Meta-analysis: aspirin falls short for primary stroke prevention

  • Judge C & al.
  • Int J Stroke
  • 25/06/2019

  • Susan London
  • Clinical Essentials
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Takeaway

  • Aspirin users free of cardiovascular disease did not have a significant reduction in stroke overall or nonfatal stroke, and showed an increase in hemorrhagic stroke.

Why this matters

Key results

  • Compared with nonusers, aspirin users did not have significant reduction in risks for:
    • All stroke (OR, 0.95; 95% CI, 0.88-1.03).
    • Nonfatal stroke (OR, 0.94; 95% CI, 0.85-1.04).
    • All-cause mortality (OR, 0.97; 95% CI, 0.92-1.03).
    • Cardiovascular mortality (OR, 0.94; 95% CI, 0.85-1.03).
  • Users had increased risks for:
    • Hemorrhagic stroke (OR, 1.29; 95% CI, 1.06-1.56).
    • Major gastrointestinal bleeding (OR, 1.83; 95% CI, 1.43-2.35).
  • Users had reduced risk for nonfatal myocardial infarction (OR, 0.80; 95% CI, 0.69-0.94).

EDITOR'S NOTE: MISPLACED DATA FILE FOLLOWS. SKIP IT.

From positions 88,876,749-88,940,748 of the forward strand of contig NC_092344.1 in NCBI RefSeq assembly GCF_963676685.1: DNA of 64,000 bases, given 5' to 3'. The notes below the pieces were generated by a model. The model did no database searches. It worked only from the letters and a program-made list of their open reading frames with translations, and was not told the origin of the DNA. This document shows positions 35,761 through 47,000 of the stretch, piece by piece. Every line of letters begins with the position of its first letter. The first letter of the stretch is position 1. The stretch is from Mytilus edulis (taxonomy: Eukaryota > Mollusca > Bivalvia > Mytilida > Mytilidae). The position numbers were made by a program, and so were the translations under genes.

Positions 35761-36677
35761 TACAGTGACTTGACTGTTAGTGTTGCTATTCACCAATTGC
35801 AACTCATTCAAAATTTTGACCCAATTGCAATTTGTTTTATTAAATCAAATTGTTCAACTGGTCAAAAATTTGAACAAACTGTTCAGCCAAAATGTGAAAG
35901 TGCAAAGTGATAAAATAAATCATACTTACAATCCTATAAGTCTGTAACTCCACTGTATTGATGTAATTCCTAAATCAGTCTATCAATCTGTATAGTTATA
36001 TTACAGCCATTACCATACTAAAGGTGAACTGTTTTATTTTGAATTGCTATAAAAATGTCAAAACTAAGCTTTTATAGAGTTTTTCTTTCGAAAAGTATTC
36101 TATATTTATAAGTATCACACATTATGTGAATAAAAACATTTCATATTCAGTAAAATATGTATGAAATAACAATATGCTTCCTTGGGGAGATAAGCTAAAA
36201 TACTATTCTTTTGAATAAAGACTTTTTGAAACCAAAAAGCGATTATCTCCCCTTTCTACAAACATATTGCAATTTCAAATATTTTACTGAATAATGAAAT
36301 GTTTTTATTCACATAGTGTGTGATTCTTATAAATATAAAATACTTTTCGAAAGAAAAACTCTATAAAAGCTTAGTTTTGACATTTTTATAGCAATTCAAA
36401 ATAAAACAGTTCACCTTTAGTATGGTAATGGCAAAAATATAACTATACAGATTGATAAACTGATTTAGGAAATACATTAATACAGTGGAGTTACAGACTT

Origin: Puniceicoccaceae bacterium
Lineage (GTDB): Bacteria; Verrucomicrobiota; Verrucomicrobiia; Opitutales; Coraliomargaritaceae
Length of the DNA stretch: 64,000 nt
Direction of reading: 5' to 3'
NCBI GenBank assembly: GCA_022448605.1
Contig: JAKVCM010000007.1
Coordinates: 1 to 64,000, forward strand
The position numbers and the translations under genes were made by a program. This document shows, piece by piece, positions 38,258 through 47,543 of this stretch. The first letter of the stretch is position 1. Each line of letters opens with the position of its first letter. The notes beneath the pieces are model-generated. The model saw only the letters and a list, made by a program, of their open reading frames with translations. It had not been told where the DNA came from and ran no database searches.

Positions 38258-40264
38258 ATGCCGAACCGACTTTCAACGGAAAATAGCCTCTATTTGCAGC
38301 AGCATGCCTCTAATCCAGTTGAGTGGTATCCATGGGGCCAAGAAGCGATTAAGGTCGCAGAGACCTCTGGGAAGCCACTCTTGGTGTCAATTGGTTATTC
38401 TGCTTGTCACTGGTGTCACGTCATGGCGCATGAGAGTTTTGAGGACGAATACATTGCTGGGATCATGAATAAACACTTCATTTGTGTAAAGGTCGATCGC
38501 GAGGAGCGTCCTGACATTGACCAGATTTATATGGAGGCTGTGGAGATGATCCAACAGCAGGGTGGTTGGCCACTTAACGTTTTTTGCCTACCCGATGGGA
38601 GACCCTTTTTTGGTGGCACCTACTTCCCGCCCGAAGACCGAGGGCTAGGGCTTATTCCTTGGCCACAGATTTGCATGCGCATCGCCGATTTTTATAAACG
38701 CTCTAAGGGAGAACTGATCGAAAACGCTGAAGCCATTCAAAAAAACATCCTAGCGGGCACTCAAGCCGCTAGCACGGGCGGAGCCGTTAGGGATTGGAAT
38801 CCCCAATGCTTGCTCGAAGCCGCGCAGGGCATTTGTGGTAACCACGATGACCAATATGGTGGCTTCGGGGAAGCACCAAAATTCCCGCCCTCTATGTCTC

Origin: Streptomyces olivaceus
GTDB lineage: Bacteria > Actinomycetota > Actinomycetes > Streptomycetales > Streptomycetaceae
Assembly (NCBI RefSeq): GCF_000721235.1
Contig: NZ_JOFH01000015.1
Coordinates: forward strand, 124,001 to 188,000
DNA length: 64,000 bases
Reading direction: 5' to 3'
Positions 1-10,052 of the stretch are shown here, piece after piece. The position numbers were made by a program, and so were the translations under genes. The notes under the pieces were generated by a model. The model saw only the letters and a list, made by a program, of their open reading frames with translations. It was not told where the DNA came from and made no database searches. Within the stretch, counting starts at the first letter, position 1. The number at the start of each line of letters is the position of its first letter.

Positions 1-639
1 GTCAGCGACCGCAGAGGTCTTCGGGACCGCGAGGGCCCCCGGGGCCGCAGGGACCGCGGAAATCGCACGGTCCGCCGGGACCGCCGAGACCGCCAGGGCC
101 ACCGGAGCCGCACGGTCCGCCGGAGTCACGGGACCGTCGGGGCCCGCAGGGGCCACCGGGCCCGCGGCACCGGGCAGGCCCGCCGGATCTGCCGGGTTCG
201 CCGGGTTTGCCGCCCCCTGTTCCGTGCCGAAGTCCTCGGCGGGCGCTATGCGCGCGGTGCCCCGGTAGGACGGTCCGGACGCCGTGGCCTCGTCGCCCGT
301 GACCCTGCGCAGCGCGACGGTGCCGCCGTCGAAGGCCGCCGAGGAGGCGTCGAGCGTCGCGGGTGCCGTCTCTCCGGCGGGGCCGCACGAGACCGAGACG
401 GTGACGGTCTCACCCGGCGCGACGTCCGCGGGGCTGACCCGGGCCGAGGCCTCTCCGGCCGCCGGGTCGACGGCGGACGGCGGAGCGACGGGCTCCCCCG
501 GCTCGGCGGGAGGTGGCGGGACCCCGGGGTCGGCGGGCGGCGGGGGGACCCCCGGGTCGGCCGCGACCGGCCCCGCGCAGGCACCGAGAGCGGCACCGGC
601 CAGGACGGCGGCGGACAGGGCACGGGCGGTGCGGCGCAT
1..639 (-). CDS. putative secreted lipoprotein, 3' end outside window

• When nonfatal events (myocardial infarction, stroke), major bleeding were equally weighted, aspirin did not have net clinical benefit.

Study design

  • Meta-analysis of 11 randomized controlled trials of aspirin vs placebo for primary prevention of cardiovascular disease among 157,054 adults, follow-up >1 year.
  • Main outcomes: cardiovascular outcomes.
  • Funding: Irish Clinical Academic Training Programme, supported by Wellcome Trust, others.

Limitations

  • Exclusion of trials not reporting on stroke.
  • Heterogeneity across trials.
  • Some did not require imaging for stroke diagnosis.